Wednesday, February 10, 2010

Ike's Class

I have the course map for Ike's class last night, but I forgot to number the sequences. Given both courses were twisty I cannot do it today; I just do not remember them.

The positives, I did a better job of not getting lost and I rewarded my dog when I did.

The negatives, I have some sort of aversion to NOT running the entire course. This is really frustrating me. Because I am getting lost, because I am trying to MOTIVATE my dog and have him enjoy agility MORE - I need to break it down. I need to run 10 obstacles instead of 18. Somehow once I get on the course and begin walking it, that decision and commitment leaves my head.

When I walked the course my intention was to break it into three mini-courses. However that intention is slightly faulty. I was talking about it with Kathleen and she warned me that by deciding ahead of time where and when I planned on stopping to reward I might miss an opportunity to reward a super-speedy Ike or a very nicely executed sequence and then reward mediocrity. Dang. Of course that makes perfect sense.

Another positive, I am feeling when Ike disconnects from me more clearly. Now I need to choose to stop more quickly and re-engage him.

Kathleen did comment that neither of us do well with a twisty course - it is very true. Hopefully there is hope for me, though.

It's funny, last week Darcy was barking while Ike was running and that stressed Ike out. Ike noticeably slowed down. This week Darcy was very good, but the Vizsla was acting creepy and Ike was a bit slow again. I am not sure if the Vizsla  being creepy did or did not have an effect on Ike - she wasn't being creepy directly too him, none-the-less.... Kathleen commented that if a dog feels as though they are prey they are not going to draw attention to themselves by moving fast. Yuck - we definitely do not want to practice that.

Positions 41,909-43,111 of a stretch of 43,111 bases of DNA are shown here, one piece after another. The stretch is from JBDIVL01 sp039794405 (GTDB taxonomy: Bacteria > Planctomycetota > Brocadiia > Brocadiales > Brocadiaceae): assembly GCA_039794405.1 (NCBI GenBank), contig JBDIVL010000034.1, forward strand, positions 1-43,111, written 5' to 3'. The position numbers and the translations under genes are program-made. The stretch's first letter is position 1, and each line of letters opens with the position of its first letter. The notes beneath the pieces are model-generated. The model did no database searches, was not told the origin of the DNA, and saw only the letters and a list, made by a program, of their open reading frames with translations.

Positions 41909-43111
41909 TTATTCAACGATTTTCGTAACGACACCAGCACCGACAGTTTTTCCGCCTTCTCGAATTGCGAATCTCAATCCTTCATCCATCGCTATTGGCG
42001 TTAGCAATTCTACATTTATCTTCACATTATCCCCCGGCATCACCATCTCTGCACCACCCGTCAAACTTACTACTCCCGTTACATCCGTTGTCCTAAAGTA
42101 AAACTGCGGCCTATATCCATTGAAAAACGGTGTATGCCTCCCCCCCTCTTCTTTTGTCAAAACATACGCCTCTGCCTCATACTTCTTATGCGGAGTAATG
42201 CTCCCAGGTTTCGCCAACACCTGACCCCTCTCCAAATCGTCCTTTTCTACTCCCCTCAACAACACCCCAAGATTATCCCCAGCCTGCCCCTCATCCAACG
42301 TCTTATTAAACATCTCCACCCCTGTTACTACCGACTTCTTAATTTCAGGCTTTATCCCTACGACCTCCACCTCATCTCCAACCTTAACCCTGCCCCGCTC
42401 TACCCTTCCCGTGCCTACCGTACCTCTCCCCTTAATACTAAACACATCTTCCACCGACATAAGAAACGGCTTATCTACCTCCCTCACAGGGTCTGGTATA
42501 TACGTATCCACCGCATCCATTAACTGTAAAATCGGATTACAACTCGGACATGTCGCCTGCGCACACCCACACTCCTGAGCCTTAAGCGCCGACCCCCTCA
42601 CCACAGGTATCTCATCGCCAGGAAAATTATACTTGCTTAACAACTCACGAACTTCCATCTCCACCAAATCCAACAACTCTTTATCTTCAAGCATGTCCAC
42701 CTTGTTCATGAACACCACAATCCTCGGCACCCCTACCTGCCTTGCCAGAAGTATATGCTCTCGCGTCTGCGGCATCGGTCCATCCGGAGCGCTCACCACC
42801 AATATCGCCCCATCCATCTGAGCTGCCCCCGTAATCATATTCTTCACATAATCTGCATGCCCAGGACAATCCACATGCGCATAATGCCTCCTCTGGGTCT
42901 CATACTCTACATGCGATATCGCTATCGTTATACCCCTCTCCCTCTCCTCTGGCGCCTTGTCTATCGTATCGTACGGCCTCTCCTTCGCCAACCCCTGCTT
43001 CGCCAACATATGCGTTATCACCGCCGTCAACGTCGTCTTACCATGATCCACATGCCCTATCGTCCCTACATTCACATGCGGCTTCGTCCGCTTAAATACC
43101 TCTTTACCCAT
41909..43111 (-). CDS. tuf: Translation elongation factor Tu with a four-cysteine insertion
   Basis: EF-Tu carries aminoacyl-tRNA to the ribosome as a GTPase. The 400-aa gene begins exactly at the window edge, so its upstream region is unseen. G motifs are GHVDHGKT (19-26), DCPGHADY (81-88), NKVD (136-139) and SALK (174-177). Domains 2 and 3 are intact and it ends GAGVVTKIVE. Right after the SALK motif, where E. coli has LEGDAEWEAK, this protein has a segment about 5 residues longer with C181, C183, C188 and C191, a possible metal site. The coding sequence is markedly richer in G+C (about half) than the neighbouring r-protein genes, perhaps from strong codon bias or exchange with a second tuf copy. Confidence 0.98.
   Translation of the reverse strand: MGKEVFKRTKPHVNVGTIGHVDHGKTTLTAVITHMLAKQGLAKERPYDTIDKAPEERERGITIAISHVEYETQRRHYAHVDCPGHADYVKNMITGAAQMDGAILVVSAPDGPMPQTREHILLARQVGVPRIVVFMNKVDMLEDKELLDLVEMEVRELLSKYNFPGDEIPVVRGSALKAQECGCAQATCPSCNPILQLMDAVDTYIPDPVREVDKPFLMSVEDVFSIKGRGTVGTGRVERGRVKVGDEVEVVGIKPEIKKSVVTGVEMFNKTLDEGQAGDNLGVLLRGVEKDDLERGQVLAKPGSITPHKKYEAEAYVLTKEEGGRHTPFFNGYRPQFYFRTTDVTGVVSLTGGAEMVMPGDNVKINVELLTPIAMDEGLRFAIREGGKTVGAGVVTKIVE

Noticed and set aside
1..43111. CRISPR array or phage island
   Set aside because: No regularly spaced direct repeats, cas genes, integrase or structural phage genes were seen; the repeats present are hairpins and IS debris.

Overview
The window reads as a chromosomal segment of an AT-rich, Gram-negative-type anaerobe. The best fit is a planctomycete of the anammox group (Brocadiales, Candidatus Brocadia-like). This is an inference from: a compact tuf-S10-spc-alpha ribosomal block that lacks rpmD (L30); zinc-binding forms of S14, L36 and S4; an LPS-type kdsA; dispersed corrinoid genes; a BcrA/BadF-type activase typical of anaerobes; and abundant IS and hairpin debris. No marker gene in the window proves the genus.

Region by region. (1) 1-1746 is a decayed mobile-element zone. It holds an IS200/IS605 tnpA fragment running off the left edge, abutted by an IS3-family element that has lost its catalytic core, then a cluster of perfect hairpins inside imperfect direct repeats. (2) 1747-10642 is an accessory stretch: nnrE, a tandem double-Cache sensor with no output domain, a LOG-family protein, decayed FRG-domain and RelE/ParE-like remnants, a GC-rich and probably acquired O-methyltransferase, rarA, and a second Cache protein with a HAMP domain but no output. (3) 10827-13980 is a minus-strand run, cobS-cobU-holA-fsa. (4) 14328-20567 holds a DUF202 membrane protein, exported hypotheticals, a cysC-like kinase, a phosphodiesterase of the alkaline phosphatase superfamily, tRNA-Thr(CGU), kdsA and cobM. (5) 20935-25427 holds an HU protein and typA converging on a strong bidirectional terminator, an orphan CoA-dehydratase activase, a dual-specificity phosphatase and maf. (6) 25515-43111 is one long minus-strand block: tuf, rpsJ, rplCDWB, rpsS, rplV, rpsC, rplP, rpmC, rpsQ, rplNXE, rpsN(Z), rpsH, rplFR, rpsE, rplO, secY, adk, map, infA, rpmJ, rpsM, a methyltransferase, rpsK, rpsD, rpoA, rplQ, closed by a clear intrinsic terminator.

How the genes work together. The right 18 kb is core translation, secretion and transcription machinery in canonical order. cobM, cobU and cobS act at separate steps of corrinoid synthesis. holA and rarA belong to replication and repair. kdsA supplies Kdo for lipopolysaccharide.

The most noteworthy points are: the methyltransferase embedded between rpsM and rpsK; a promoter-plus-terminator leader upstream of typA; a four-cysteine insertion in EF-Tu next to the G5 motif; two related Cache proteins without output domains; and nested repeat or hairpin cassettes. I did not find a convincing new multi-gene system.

As I mentioned in the previous post I did bring two of Ike's favorite toys that we only use when training - his braying donkey and his sheepy octopus (originally bought for Bug, but guess who likes it better?). I was really happy that Ike was willing to play with his toy in class. I doubt anyone in the room knows that years ago Ike would NEVER-EVER have played with a toy in public, let alone as a reward  for running agility. I was really nervous about trying to reward with the toy, but I am glad I did. I do think I wasted a bit of time though so I will try to use it more economically if I do it again in the future.

My goal next week is to run a shorter sequence with Ike and try to reward him in a timely manner - not to keep going until we reach an imaginary point I have in my head.


Sam said...

I'm like that too about whole courses - it's like I feel more of a sense of accomplishment if I run the whole thing in one shot. Sometimes it can be hard to put human emotions aside and think about what the dog needs to be motivated.

That looks really tough, though, so kudos to you for doing well with that set up!

Jules said...

The desire to complete a course is funny. I am glad I am not the only one who struggles with it. :-)

Kathy said...

When I was taking classes with my sheltie Chloe I would do a lot of shorter courses and stop a lot to was hard a lot of times because I wanted to try the full thing ;-), but boy it sure helped sooooo much in the long run. Chloe got to be VERY HAPPY and VERY FAST-so fast I had to relearn how to handle with her, LOL, but I was able to reward speed by stopping more often, so sounds like you are being a very good trainer, and making a good investment for the future! That class set up looks fun, I am going to set it up and make up some numbers, it looks like it could be done a lot of ways!

Jenn said...

LOL - it is sooooo hard to stop and reward a dog for being speedy when you think they are doing so well you should just keep going! Even with 10 years of agility training behind me and two soft dogs I still fall into that trap with Steeler! And sometimes even the instructors can fall into that as well - I know one time I stopped and rewarded Steeler after something that I thought was difficult for him and C wanted to know why I stopped! Of course when I said I thought that particular sequence was hard for him she thought it was a good decision.

Another thing that an instructor friend has had me trying when practicing at home - is to roll the dice and do that number of obstacles before treating. That helps keep your rewards random. I really need to do more of that. I can't wait for spring so we can start practicing at home again!